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A rendering of the 32-foot pylon that will be installed at the north end of the Third Street Promenade at Wilshire Boulevard.
Courtesy Of The City Of Santa Monica
A rendering of the 32-foot pylon that will be installed at the north end of the Third Street Promenade at Wilshire Boulevard.

News, City Council, Downtown, Third Street Promenade, Santa Monica

Third Street Promenade Wayfinding Pilot Program Approved

Posted Feb. 3, 2014, 9:18 am

Parimal M. Rohit / Staff Writer

A pilot program to help make it easier for people navigate the Third Street Promenade and to activate the northernmost section of the Santa Monica thoroughfare was approved Jan. 14 by the City Council, though not without a little resistance.

Though a consent calendar item, council member Kevin McKeown pulled the proposed wayfinding pilot program for discussion due to concerns of an incomplete public process.

Particularly, McKeown wanted greater public process to vet a portion of the pilot program proposing a 32-foot pylon at the north end of the Promenade at Wilshire Boulevard to make it conspicuously obvious to people at that intersection they are at the popular thoroughfare.

The one-year pilot program – which was approved by a 6-to-1 vote – would, according to City staff, “install two custom designed and fabricated map cases, and one 32-foot tall way-finding pylon at the north-end of the Third Street Promenade near Wilshire Boulevard.”

Also included in the pilot program are plans for new signs, map directories, news racks and updated light poles City staff stated “would serve as a template for a larger makeover to create a more uniform look for Downtown.”

Yet, McKeown questioned the public process and how informed Santa Monicans were with a proposed pylon essentially three stories in height. While he was okay with moving forward with the other elements of the pilot program, McKeown hoped his colleagues would join him in holding off on the pylon in order to allow the public more time to provide input of its design and size.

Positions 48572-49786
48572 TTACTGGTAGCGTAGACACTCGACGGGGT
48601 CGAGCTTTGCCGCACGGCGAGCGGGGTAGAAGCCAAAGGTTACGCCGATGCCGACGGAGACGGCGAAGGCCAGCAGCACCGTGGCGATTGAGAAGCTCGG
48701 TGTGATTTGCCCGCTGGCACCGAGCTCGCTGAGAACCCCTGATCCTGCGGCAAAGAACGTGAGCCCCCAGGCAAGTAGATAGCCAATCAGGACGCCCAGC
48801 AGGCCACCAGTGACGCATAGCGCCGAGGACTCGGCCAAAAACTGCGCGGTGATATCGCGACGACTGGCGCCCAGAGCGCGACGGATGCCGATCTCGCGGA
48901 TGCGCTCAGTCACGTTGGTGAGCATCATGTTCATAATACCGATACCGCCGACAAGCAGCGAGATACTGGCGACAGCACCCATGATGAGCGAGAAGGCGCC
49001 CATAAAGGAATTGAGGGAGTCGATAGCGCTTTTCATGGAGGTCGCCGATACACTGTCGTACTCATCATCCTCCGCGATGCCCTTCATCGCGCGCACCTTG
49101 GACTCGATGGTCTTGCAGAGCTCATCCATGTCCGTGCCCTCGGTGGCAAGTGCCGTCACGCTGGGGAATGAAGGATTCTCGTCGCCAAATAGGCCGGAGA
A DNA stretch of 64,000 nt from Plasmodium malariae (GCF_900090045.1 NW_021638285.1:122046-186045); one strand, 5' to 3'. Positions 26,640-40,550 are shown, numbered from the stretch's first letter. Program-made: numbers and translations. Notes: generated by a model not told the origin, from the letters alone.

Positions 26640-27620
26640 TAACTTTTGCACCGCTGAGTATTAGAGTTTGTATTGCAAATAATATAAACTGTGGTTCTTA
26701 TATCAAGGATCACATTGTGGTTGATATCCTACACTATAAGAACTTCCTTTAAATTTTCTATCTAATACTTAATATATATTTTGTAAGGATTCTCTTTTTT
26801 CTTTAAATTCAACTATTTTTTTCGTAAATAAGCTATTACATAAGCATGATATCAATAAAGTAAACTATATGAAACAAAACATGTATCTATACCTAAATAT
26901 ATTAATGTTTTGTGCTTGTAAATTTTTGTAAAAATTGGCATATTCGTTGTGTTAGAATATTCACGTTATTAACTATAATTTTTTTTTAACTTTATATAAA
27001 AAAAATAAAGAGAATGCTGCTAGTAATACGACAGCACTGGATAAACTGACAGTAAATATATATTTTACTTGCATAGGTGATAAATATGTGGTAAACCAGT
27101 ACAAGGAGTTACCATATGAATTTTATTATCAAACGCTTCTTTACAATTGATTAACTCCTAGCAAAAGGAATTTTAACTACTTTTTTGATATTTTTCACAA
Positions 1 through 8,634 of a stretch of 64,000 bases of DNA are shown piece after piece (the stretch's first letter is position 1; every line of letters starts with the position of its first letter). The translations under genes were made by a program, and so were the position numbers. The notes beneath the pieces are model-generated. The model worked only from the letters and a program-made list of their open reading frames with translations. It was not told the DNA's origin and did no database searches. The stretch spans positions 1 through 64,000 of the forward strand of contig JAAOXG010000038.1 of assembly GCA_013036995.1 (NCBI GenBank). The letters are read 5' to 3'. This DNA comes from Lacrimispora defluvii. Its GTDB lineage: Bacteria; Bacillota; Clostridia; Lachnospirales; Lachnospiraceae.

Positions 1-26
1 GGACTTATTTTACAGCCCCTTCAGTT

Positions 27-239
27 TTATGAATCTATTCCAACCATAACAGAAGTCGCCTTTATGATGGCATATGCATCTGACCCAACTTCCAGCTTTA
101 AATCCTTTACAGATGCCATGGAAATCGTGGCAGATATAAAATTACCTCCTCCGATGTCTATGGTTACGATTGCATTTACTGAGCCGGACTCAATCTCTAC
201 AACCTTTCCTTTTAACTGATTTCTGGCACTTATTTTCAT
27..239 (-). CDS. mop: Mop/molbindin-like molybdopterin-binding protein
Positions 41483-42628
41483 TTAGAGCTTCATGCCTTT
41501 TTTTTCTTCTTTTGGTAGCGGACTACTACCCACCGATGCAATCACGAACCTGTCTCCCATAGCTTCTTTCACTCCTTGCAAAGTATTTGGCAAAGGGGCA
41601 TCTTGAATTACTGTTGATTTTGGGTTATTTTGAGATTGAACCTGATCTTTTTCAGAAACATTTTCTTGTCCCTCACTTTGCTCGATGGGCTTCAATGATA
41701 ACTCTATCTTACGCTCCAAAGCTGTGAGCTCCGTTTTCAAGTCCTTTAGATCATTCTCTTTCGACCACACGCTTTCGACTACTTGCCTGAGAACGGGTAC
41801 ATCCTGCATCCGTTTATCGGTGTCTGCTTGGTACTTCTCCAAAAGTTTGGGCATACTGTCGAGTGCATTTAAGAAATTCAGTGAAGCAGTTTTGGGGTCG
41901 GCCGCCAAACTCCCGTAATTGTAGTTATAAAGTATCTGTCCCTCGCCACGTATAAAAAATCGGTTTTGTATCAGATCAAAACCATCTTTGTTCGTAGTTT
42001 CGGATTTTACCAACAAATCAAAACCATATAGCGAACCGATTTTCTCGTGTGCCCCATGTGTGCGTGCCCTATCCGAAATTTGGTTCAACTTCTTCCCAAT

The council went forward with approving the one-year pilot program as proposed, with McKeown the sole “no” vote.

“I’m fully in favor of the idea of better wayfinding Downtown and the map cases that are proposed,” McKeown said. “My question and my resistance here has to do with public process on something as highly visible as – and some would think intrusive as – a 32-foot high pylon. That’s a three-story structure.”

Despite the height, proponents of the pylon observed it would be similar in size to a light pole.

“It’s really meant to be a marker for people to understand they are at Third Street Promenade and Wilshire Boulevard. The pylon is really not much bigger than a light pole,” Kathleen Rawson, CEO of Downtown Santa Monica, Inc., told council members, adding it would not be any larger than 24 inches by 24 inches at the base and about two feet taller than light poles along the Promenade.

Rawson also told the council the DTSM board has been “concerned about the northernmost block of the Promenade.” The one-year pilot program could help determine whether the pylon would activate the portion of the Promenade between Wilshire Boulevard and Arizona Avenue.

However, McKeown pondered whether the same activation could be achieved with a shorter pylon or sign.